The haze is back again as Malaysians get afflicted with breathing difficulties, irritated eyes and low visibility. While we won't point fingers as to who is causing it for us Malaysians, the Department of Environment recently stated that all outdoor activities should be avoided when the Air Pollutant Index or API reaches above 100 and schools will be closed if it reaches above 200. Here's how to check or monitor the Haze in Malaysia online or on your phone.
The Malaysian Department of Environment actually has air monitoring stations located throughout the country that provide hourly readings of the Air Pollution in that area. While they don't cover each and every specific location, they do provide a rough idea as to the quality of air around them so we as Malaysians can make better decisions.
How to check Malaysia's API or Air Pollution Index online
- Go to the Department of Environment's Air Pollutant Index Management System (APIMS) site
- Double-click on the map to find your location or click on the target icon and allow the site to get your location
- Check the API reading of the nearest station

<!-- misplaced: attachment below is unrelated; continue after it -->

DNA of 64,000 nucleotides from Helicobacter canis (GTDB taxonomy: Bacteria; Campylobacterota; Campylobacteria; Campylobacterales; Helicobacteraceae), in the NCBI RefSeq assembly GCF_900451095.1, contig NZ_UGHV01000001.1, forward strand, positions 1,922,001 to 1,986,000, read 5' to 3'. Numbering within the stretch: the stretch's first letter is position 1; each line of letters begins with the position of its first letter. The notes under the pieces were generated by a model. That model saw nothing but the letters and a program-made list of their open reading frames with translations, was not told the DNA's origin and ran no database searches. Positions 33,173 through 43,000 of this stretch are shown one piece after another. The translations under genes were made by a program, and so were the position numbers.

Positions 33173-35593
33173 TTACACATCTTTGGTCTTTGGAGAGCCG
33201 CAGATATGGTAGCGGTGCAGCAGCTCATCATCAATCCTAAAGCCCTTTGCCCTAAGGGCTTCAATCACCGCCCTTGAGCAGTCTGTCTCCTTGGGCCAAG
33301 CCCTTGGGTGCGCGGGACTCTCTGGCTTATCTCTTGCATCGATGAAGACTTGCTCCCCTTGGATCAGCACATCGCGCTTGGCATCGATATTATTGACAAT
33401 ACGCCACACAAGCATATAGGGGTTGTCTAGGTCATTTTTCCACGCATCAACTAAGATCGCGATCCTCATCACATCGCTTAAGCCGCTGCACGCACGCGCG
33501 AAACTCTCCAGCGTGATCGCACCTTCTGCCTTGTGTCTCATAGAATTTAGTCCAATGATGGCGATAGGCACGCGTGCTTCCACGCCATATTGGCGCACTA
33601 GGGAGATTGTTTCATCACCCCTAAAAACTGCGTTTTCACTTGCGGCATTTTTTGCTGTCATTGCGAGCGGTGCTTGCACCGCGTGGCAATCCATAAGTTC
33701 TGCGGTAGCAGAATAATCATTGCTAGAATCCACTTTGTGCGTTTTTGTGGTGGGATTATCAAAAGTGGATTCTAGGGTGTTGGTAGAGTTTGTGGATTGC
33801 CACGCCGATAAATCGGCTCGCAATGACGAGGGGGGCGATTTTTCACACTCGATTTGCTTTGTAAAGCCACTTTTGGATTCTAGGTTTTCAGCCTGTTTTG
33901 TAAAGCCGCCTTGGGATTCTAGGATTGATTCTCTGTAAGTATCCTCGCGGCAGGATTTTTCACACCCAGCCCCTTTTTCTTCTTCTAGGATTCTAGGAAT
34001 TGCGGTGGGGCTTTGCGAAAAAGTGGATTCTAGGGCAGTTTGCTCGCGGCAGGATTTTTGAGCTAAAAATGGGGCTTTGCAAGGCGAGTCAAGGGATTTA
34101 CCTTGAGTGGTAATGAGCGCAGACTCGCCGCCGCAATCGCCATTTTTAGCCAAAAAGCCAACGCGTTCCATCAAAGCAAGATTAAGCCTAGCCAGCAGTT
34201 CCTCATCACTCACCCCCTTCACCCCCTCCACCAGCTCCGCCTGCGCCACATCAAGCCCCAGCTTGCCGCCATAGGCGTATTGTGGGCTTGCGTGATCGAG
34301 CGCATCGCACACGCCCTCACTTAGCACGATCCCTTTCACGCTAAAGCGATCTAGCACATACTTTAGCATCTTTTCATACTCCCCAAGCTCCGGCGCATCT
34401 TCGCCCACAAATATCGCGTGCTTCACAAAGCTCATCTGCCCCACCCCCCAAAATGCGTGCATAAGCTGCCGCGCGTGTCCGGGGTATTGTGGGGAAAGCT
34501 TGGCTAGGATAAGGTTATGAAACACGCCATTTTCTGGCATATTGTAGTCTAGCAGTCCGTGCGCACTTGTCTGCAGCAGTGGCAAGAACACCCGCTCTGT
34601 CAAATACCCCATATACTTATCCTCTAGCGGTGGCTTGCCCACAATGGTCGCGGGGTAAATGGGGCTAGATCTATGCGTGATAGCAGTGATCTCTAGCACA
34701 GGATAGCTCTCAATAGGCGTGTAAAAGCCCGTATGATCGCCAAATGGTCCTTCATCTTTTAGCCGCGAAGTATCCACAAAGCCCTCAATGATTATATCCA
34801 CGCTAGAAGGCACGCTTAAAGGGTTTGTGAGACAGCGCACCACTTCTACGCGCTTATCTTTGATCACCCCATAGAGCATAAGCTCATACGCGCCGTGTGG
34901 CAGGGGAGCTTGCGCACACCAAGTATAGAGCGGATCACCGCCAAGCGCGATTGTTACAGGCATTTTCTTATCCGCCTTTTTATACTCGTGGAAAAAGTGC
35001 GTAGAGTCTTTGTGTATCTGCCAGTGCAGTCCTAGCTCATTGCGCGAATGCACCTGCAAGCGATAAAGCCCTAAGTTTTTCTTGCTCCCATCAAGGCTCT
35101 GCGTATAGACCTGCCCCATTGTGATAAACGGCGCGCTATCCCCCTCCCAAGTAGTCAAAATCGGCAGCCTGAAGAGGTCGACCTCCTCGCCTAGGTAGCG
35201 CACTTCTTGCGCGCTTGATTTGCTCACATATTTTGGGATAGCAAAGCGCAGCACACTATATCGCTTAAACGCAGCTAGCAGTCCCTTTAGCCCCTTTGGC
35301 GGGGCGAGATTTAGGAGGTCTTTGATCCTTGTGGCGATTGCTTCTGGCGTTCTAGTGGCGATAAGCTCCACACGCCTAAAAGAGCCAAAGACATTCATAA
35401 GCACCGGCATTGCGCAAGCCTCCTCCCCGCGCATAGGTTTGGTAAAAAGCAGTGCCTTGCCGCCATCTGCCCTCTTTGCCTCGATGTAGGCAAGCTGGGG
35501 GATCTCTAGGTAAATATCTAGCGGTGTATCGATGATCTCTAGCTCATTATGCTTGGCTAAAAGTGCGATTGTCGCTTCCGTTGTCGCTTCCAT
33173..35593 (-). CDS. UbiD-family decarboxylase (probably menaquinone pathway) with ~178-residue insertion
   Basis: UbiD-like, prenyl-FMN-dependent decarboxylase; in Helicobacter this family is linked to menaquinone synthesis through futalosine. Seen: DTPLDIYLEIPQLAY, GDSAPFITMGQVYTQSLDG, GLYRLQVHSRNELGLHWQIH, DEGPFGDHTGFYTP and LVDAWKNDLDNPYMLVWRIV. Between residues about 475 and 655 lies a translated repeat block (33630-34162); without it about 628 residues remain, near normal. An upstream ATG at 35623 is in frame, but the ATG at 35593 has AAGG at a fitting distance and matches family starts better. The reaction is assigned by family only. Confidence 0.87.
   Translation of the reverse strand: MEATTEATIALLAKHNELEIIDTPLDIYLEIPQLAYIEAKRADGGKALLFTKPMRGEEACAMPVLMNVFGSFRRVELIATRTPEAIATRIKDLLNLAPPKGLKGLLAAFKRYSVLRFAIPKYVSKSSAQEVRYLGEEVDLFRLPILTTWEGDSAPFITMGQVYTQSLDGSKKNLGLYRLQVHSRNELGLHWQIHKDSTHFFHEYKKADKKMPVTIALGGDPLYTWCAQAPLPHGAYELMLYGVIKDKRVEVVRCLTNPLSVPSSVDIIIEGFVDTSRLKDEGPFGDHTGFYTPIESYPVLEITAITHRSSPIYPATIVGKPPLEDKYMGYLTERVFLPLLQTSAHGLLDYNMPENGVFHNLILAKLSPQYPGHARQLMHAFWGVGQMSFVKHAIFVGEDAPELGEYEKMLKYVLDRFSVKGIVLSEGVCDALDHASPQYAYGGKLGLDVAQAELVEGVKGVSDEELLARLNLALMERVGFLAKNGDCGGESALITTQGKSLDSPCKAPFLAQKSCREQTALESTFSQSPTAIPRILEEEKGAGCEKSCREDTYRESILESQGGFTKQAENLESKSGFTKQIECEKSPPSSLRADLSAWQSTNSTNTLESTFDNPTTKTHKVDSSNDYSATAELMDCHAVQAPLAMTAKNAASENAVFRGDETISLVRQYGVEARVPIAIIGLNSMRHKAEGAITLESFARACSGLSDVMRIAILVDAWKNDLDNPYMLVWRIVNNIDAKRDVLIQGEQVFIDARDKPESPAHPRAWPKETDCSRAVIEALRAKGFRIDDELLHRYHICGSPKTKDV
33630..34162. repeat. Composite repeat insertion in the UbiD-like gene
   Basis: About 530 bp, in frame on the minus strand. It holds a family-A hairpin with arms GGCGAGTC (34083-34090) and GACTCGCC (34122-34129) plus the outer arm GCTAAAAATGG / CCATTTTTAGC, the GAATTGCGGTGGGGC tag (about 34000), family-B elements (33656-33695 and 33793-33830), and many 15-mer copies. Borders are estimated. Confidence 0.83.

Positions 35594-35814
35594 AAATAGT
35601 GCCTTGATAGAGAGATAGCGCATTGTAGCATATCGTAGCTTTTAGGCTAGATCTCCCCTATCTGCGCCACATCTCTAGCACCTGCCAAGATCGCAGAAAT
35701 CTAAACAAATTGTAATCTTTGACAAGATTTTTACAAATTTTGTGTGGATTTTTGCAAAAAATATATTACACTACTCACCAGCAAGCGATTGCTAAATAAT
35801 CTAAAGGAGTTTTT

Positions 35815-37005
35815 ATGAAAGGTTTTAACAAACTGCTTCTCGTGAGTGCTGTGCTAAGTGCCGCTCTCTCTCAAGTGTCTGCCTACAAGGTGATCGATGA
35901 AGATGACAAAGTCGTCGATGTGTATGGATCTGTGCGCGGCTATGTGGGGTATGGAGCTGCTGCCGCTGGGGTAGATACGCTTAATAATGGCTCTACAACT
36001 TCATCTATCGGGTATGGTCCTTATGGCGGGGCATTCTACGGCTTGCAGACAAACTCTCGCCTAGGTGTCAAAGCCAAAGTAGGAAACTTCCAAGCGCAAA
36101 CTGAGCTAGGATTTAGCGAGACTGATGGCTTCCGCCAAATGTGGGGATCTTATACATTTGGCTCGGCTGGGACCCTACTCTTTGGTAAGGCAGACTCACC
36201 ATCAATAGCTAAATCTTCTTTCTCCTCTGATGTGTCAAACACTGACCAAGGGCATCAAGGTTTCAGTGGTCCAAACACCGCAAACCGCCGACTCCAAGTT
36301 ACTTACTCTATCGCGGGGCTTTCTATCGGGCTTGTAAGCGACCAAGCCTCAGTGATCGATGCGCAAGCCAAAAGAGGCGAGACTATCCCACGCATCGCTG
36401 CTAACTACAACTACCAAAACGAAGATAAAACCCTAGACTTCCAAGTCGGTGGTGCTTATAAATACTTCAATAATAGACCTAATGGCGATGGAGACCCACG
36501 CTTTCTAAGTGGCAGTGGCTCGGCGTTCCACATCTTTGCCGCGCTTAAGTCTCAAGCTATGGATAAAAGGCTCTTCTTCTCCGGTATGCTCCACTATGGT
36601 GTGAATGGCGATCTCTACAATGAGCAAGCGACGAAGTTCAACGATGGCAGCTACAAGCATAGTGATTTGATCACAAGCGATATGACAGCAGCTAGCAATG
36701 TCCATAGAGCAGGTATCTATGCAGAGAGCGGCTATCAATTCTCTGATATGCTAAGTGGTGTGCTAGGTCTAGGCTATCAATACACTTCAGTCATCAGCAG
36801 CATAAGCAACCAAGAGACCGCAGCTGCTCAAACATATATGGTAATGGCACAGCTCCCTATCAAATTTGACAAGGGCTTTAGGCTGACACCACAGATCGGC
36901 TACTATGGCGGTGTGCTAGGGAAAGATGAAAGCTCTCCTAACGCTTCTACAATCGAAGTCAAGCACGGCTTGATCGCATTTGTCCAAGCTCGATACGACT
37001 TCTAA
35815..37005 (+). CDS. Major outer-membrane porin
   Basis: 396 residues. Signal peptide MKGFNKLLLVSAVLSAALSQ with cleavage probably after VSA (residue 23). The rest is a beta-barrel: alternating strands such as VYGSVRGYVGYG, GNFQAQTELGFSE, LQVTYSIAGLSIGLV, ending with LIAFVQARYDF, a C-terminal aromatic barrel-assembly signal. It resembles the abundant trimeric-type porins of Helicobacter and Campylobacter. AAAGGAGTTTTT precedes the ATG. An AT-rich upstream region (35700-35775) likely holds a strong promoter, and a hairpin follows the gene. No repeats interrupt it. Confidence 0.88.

How to check Malaysia's API or Air Pollution with your phone
- Download and install the MyIPU app for Android or iOS
- Open the app and check the API reading at the nearest station
How to deal with haze
- Wear a face mask that can filter fine particles like an N95 respirator mask or surgical facemask when outdoors
- Avoid going outdoors
- Drink lots of water and stay hydrated
- Wash your hands and face regularly
- Go see a doctor if your eye irritation, breathing or other haze affliction gets worse
Although schools may be ordered to close after exceeding an API of 200, this actually also applies to Malaysians who work outdoors. The Department of Environment even has Guidelines for the Protection of Employees Against the Effects of Haze at Workplaces along with steps on how to deal with Haze at their site. So, if you're looking for some official haze references to advise your boss, then you know where to go.
Fortunately, many of us can now work remotely, so there are options to get work done online if the haze in Malaysia does get worse. Again, we're still not pointing fingers as to who causes the semi-annual haze here in Malaysia. But you can check the Regional Haze Situation from the APIMS site, which also provides wind flow and hotspot information around the region.
What do you think about the haze? We're definitely not fans, that's for sure, but do share your thoughts in the comments below. If you've found online resources or apps that can help monitor the haze that we didn't list, then do feel free to share as well. As always, stay tuned to TechNave.com for more articles like this.
It's clear where all the hotspots in the region are mostly situated at